Penguins: Pieces in place for another Stanley Cup run
October 7, 2010 4:00 AM
Penguins forward Max Talbot: "I'm really confident about this team."
By Dave Molinari Pittsburgh Post-Gazette
The 2010-11 NHL season begins today and, for at least a little while, all 30 teams have a few things in common.
Each is sure it possesses a lineup stocked with players who are going to perform at -- maybe even above -- their potential, and every last one is going to qualify for the Stanley Cup playoffs.
That will change soon enough, of course. Reality will hit some clubs like a Niklas Kronwall check, and it will become obvious that they won't compete for anything more than a lottery pick in the entry draft.
But it's safe to assume that won't be the case for the Penguins and Philadelphia, who will play the first regular-season game at 7:08 p.m. today at Consol Energy Center.
The Flyers came within two victories of winning the Stanley Cup a few months ago, even though they needed a shootout in the final regular-season game to get into the playoffs, and are widely regarded as a legitimate threat to challenge for a championship.
So are the Penguins, whose defense of the Cup they won in 2009 was aborted by a seven-game loss to Montreal in the second round of the playoffs, but whose core of exceptional young talent remains intact and whose supporting cast has been, by most reckoning, upgraded from last season.
Game: Flyers at Penguins, 7:08 p.m. today, Consol Energy Center.
TV, radio: Versus, WXDX-FM (105.9).
Probable goaltenders:Marc-Andre Fleury for Penguins. Brian Boucher for Flyers.
Penguins: Went 5-1 during preseason. ... C Sidney Crosby has 24 goals, 32 assists in 32 regular-season games against Flyers. ... Won season series, 5-1, in 2009-10.
Flyers: Reached Stanley Cup final after qualifying for playoffs in shootout on final day of regular season. ... C Jeff Carter had six goals in five games against Penguins last season. ... Are 3-11 in past 14 games in Pittsburgh.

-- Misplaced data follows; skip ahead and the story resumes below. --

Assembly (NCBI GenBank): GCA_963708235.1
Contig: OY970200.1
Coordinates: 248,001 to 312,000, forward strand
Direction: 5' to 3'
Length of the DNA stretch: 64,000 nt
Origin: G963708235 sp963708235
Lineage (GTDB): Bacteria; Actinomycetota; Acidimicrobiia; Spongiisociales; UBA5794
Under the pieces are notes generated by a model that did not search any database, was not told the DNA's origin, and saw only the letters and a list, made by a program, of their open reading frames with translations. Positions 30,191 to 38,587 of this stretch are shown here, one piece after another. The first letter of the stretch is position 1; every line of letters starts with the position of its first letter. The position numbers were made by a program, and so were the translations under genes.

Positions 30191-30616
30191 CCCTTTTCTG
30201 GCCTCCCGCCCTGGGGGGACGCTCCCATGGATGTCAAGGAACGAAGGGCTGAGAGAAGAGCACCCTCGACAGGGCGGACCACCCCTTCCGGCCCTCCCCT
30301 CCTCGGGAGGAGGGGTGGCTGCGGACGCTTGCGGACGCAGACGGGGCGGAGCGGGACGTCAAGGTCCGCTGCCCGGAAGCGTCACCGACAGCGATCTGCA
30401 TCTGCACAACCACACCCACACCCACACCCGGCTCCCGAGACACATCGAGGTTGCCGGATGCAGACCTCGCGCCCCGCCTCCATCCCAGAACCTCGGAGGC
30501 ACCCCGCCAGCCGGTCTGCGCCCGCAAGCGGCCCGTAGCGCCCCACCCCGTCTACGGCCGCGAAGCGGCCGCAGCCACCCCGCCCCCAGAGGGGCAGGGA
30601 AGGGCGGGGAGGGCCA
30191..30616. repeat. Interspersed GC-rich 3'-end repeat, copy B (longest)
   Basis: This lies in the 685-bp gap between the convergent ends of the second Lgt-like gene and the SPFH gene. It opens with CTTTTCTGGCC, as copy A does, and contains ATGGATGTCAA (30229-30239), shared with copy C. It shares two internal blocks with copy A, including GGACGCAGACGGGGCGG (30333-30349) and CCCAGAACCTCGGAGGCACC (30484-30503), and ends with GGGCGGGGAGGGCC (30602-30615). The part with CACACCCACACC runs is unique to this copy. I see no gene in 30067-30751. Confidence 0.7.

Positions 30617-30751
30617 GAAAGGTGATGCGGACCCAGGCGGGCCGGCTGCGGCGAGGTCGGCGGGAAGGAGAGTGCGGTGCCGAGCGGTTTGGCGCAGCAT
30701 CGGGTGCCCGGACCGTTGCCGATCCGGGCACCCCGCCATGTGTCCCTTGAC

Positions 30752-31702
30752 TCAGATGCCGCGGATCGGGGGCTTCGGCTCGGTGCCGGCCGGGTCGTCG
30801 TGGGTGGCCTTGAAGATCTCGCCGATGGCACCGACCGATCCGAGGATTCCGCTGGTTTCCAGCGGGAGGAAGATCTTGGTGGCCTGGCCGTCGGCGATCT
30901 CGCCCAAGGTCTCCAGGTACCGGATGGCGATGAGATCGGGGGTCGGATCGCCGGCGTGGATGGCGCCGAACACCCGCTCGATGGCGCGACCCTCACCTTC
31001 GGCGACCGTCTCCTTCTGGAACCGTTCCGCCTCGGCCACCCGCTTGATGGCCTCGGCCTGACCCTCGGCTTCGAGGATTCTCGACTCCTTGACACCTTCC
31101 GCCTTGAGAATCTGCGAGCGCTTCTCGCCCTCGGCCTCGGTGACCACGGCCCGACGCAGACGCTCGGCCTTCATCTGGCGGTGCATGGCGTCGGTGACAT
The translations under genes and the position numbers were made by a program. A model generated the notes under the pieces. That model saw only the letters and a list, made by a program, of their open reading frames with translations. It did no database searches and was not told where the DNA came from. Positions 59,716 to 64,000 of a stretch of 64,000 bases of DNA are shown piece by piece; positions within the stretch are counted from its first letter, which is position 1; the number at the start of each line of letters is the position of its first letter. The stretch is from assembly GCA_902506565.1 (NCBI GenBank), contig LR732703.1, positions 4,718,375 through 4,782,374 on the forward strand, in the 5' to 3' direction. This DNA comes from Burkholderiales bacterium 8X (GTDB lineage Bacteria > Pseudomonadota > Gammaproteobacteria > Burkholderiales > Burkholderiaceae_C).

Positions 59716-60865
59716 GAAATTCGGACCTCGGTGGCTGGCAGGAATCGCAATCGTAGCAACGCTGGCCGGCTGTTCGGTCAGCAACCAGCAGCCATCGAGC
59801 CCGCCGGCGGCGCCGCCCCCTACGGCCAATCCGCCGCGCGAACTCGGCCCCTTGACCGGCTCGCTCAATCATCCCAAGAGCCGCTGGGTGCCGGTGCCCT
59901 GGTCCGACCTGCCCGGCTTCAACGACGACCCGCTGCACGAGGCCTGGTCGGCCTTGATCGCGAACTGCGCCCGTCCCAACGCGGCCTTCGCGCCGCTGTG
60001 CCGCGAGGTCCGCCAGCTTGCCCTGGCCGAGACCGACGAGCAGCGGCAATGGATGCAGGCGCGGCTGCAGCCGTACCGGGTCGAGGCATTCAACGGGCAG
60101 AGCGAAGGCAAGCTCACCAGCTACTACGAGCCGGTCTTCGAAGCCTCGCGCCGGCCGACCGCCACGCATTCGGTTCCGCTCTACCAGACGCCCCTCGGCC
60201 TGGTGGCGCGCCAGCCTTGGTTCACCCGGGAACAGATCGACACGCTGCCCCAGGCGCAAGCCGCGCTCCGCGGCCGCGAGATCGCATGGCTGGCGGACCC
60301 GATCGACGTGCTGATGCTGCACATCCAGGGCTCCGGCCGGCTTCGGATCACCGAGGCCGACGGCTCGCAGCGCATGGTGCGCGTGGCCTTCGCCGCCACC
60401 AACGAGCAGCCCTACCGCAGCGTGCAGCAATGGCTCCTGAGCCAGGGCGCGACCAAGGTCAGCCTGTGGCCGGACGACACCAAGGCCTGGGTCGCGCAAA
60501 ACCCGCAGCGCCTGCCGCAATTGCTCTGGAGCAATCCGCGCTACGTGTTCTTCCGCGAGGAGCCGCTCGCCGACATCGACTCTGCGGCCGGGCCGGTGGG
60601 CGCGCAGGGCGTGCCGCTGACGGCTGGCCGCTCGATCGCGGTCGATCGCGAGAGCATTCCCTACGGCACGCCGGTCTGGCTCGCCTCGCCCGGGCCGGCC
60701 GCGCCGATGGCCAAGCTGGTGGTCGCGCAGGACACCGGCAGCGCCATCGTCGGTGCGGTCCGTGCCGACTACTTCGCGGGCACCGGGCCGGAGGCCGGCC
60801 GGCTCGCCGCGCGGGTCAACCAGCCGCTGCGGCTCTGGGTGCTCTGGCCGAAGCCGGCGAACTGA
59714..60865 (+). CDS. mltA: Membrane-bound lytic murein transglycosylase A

Of note: Penguins are 3-1 in past four home openers after losing previous four.
"I like everything about this team," center Max Talbot said Wednesday.
Talbot, mind you, is an incurable optimist -- the kind of guy who could have been caught in the Great Flood and concluded it presented a perfect opportunity to work on his boating skills -- but his sentiment seems to be rooted in reality.
The Penguins' nucleus includes world-class forwards such as Sidney Crosby, who tied for the NHL goal-scoring lead last season and who regularly ranks among its most prolific point-producers, and Evgeni Malkin, who seems to have made a seamless transition from center to wing.
Mix in goalie Marc-Andre Fleury, who rebounded from a disappointing playoff performance with a strong preseason and a defense corps that has gotten deeper and more balanced with the addition of Zbynek Michalek and Paul Martin, and the components needed to be a contender look to be in place.
"It's tough to say right now, because we haven't played a regular game all together," Fleury said. "But from what we've seen in the preseason, I think it's good."
The Penguins went 5-1 in exhibition play, a record that, however, gaudy, translates to exactly zero points in the standings.
Nonetheless, the Penguins have done some things the past three weeks that should serve them well now that the games are going to count. There has been a renewed emphasis on doing the little things well, on making a team-wide commitment to preventing goals as well as producing them.
"When we don't have the puck, all five guys will be playing defense," coach Dan Bylsma said.
The Penguins had the NHL's fifth-most prolific offense in 2009-10, putting up an average of 3.04 goals per game, but they also allowed an average of 2.87, good for only 20th place in the league rankings.
Cutting down on the number of goals they allow will be a priority in coming months.
Left winger Matt Cookie said he expects the Penguins to be "a lot more system-oriented," and Bylsma said his players have been receptive to the idea of channeling more effort into their defensive duties.
"I like our mentality," he said. "I like the way guys came to training camp. I like the way we've worked. I've liked the attention to detail. And I like our mindset as a group, going into this season."
One area of emphasis has been moving the puck out of the defensive zone as quickly as possible.
"I think you're going to see our team get out of our end a lot easier and a lot faster and a lot more efficiently than we did in the past," Cooke said.
Upgrading the Penguins' play in their end isn't Bylsma's only concern, of course. He noted that special teams are a constant concern -- the Penguins' underachieving power play had a conversion rate of just 17.2 percent last season -- and said he hopes to see improvement on faceoffs, too.
The Penguins failed to break even on draws last season, controlling just 49.3, and Bylsma cited their faceoff struggles while killing penalties in the playoffs as a particular concern.
"That's an important thing we need to get better at," he said.
Despite those warts and flaws and soft spots, the Penguins look like a group whose membership among the league's elite clubs has been renewed.
"I'm really confident about this team," Talbot said.
At the moment, it's hard to say why he shouldn't be.